3. 3. TACTYC NEWSLETTER 32 page 3 negotiating work relationships between colleagues in settings. Workshop 3: Learning Together. ‘The significance of relational pedagogy to young children’s speech, language and communication development.’ Dr Dr Carolyn Blackburn, Centre for Research in Education, Birmingham City University. Carolyn presented findings from her PhD, which was concerned with the policy-to-practice context to the delays and difficulties in the acquisition of speech, language and communication [SLC] in the first five years. The study highlighted the difficult and subjective nature of early identification and assessment, economic and socio- cultural environments, and the wide variations in diverse features of their lives. ‘CPD for teaching assistants. Encouraging competence or ensuring performance?’ Dr Sally Neaum, Teeside University, Middlesbrough. Sally’s paper considered the substantial increase ‘in the number of teaching assistants (TAs) in school, many of whom are now working in a pedagogical role’. One of the conclusions of this research is that ‘knowledge based CPD has the potential for deep learning’, impacting ‘on their confidence, practice, role and some early evidence of an impact on children’s achievement’. Workshop 4: Young Children in their Settings. ‘How can practitioners support and include children with chronic medical conditions in early years settings?’ Dr Jackie Musgrave, Institute of Education, University of Worcester. Jackie reflected ‘on the possible implications for children with chronic medical conditions in the early years’, questioning ‘whether excluding children in the Foundation Stage from the aims of the legislation may lead to inequality in care and education because the health needs of such children may be over-looked’. Concluding her research, she emphasised that this needs to be addressed ‘in order to reduce the possible discriminatory effect on young children’. ‘Young Children as Experts in Early School Transitions.’ Megan Taddeo, University of Winchester. Megan’s research explored the perceptions of children who have recently moved to Year One about their experiences of transition. It forms part of a doctoral study and builds on a Masters study that explored how the same children viewed their transit from pre-school to school and their contribution to supporting other young children undergoing a similar transition. Implications include differences in pedagogy the children highlighted between the Foundation Stage and Key Stage One, including increasing adult ‘controlled’ structuring and attendant shifts of power that accompany children’s transit through school. Workshop 5 - Discussion Forum: 2- year-olds in early childhood settings, Dr Jan Georgeson, Dr Gill Boag-Munroe, Dr Verity Campbell- Barr, Sandra Mathers. Plymouth University and Oxford University. TWO-YEAR-OLDS in England: an exploratory study Stage Two Report: Workforce Survey and Regional Case Studies. This study was funded by TACTYC. The presentation of the report can be found here: http://tactyc.org.uk/wp- content/uploads/2014/11/Two-year- olds-study.pdf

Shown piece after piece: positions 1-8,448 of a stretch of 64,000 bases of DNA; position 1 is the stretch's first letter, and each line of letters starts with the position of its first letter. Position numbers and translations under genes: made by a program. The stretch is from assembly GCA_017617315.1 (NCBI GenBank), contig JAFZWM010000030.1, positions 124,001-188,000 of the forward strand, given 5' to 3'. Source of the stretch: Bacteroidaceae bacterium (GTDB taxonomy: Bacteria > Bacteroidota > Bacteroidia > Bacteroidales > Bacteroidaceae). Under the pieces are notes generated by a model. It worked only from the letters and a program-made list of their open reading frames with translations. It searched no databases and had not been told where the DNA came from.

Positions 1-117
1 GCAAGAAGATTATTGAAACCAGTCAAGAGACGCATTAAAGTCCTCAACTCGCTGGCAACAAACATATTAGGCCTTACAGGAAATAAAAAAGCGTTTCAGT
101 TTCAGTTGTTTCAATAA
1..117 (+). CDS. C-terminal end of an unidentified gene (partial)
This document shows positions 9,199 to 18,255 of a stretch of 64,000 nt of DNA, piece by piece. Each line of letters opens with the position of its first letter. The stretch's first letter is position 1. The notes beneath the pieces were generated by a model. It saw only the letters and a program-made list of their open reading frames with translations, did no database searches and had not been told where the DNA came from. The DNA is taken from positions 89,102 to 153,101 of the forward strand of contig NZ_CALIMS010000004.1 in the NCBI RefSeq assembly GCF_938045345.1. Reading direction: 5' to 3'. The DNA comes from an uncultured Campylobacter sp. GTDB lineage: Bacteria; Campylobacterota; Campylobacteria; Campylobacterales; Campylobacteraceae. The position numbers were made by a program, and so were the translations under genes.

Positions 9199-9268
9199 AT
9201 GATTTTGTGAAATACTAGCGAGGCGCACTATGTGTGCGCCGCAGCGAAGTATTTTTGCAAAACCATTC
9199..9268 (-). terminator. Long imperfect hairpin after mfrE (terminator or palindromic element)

4. 4. Gill Boag-Munroe. 2014. ‘Parents as partners’: the new politics of parenting. In J. Moyles, J. Payler and J. Georgeson. Eds. 2014. Early Years Foundations: Critical Issues. Maidenhead: Open University Press. Campbell Barr, V., C. Leeson and D. Ho. 2013. The quest for quality early childhood education and care: leadership in a changing political context in England and Hong Kong, in Georgeson J; Payler J International Boag-Munroe, G. Parents as partners: the new politics of parenting. In J. Georgeson and J. Payler. 2013. International Perspectives on Early Childhood Education and Care. Maidenhead: Open University Press. Carpenter, B., C. Blackburn and J. Egerton. Eds. 2013. Fetal Alcohol Spectrum Disorders: Interdisciplinary perspectives. Abingdon: Routledge. Georgeson, J. and J. Payler. 2013. international Perspectives on Early Childhood Education and Care. Maidenhead Open University Press. Kendall.A., D. Carey., A. Crampand H. Perkin. 2012. Barriers and solutions to HE progression for Early Years’ practitioners. Journal of Vocational Education and Training. Vol. 64, Issue 7. Moyles, J., J. Payler and J. Georgeson. 2014. Early years Foundations: Critical Issues. Maidenhead: Open University press. Musgrave, J. and N. Stobbs. 2015. (In press). Early Years Placements. St Albans: Critical Publishing Ltd. page 4 TACTYC NEWSLETTER 31 The dates for Executive Committee meetings in 2015 will be: 16th January; 20th March; 18th June and 25th September. - // - If you’ve items you’d like to raise with the Executive, please contact Jane in good time before the meetings so that these can be placed on the agenda. Jane.Payler@winchester.ac.uk Musgrave, J. 2013. Good Practice for the Welfare of the Child. In Beckley, P. (Ed) The New Early Years Foundation Stage: Changes, Challenges and Reflections. Maidenhead: Oxford University Press. Mathers, S., F. Roberts, F., and K. Sylva, K. (In press). Quality in Early Childhood Education. In G. Pugh and B. Duffy. Contemporary Issues in the Early Years, Sixth Edition. London: Sage Publications. Smith H. 2011. The Emotional Impact of Transition: what can be learned from early years practice in A. Howe and V. Richards. Eds. Bridging the Transition from Primary to Secondary School. Abingdon: Routledge. Waugh, D., S. Neaum and R. Waugh. 2013. Children’s Literature in Primary Schools. Lon don: Sage Publications. Worthington, M. 2014. (In press). Mathematics and the ecology of pretend play. In J. Moyles, Ed. Fourth Edition. The Excellence of Play. Maidenhead: Open University Press. Hall, K., A. Curtin and V. Rutherford. 2014. Networks of Mind: Learning, Culture, Neuroscience. Abingdon: Routledge. This is a new publication from Professor Kathy Hall and colleagues. Kathy’s keynote speech ‘Our nets define what we catch? Learning in early childhood’ drew directly on this work, regarded as a groundbreaking book, unique in bringing together two perspectives on learning - sociocultural theory and neuroscience. Drawing on both perspectives, it foregrounds important developments in our understanding of what learning is, where and how learning occurs and what we can do to understand learning as an everyday process. It demonstrates how sociocultural ideas (such as the relevance of experience, opportunity to learn, environment, personal histories, meaning, participation, memory, and feelings of belonging) align with and reflect upon new understandings emerging from neuroscience. A selection of recent publications from conference presenters

×